HebNet CIC: The Small Isles & Knoydart, Scotland
Eigg is one of the Small Isles, along with Muck, Rum & Canna, lying to the south of Skye, north west of Ardnamurchan Point. These islands have very small populations, Eigg is 90 odd, Muck & Rum around 30 each, & Canna just 12. They are served by a ferry from Mallaig, but physical communication with the mainland is often cut off for a week or more in the winter with bad weather. Good telecommunication is therefore vital. There is a telephone service, but it is incapable of supporting internet access. It is often incapable of supporting a phone call, but that is another story. The argument for good broadband access as an essential requirement in remote communities such as ours is now generally accepted, so won’t be repeated here.
A BRIEF HISTORY OF BROADBAND ON EIGG & THE SMALL ISLES
Until around 2005 we were dependent on narrowband dial-up. Then HIE promoted a hybrid terrestrial/satellite scheme called Hi-Wide, in which each community had a central satellite broadband connection, and a wireless network for local cover. It was OK when it worked, with speeds up to 750kbps on a good day. However it was a bit before its time in that the equipment used was not as stable as the kit we use now, and the network wasn't very well designed in that it had used some self-powered relay masts (wind/solar) in the chain which weren't reliable. The main problem though was that the satellite companies they used kept going out of business, leaving us suddenly with no service for months on end.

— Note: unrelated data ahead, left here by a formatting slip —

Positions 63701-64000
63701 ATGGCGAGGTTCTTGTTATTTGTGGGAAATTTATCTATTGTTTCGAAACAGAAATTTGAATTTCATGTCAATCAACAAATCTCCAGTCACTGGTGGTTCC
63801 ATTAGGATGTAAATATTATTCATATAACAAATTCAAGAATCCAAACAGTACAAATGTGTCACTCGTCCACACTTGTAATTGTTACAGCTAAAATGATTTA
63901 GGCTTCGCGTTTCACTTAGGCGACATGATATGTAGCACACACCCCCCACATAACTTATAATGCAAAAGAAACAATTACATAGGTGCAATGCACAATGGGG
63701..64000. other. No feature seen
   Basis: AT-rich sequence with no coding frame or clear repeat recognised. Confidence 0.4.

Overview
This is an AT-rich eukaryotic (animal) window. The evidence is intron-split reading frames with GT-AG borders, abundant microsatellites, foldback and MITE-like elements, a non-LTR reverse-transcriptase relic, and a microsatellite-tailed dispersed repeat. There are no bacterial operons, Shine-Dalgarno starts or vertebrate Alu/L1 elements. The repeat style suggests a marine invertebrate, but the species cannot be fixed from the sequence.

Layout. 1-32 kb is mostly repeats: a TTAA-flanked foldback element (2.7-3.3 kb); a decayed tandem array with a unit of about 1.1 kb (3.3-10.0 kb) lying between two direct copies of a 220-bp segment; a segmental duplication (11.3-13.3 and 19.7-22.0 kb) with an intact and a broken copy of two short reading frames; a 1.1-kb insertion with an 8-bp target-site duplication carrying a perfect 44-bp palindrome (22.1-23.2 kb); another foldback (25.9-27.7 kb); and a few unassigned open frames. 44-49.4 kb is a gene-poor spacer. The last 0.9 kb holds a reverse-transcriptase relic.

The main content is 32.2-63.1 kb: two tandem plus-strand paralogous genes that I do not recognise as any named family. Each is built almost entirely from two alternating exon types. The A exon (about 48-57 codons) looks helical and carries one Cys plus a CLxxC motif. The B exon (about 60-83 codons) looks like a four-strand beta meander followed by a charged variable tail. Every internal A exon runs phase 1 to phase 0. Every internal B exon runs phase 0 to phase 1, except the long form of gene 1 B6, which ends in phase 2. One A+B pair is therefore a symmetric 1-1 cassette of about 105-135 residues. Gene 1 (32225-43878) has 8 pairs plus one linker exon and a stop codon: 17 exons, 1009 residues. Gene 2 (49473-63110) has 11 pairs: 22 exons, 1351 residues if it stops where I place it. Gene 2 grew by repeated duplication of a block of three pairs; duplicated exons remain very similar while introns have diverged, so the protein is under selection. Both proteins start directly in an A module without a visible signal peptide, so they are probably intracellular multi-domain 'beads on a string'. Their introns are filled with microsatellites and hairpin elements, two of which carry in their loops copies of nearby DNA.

In 2008 there was a major government backed promotion of Avanti as a satellite provider to the remote areas of the Highlands. This proved more reliable than Hi-Wide, but it was very expensive at £24 per month for 512kbps. In practice you rarely saw those speeds except in the first month or so of connection. The disadvantages of satellite provision are also well known, particularly its inability to support VOIP services such as Skype, because of the very high and unavoidable latency, or round-trip time. We also found it performed very badly in poor weather — something of an issue in our part of the world.
Early Sgurr mast
Early Eigg layout
Sgurr mast now
Finally in April 2010 we made contact with Peter Buneman, and with his considerable help a pilot wireless network was established on Eigg, following the model they had pioneered with the Tegola project in Loch Hourn.
We had initially hoped to get backhaul from the Pathfinder network, which is government sponsored and channels significant bandwidth to secondary schools. In particular, Mallaig High School, where had the full co-operation of the headmaster and his IT staff, and we set up a successful trial link from there to our main relay mast high on the hill near the Sgurr of Eigg. However, when we asked Highland Council for their blessing, they saw it as a major threat to national security, or at least their own security, and refused us access to this obvious and underutilised backhaul. So we fell back on using an 8 Mbps business ADSL line from Arisaig exchange, 10 miles away on the mainland. The priest at the Catholic Church there generously allowed us to put a dish at the top of the church tower, and install our equipment and a phone line. We soon had a link established to Eigg, and a dozen or so houses connected in a pilot network.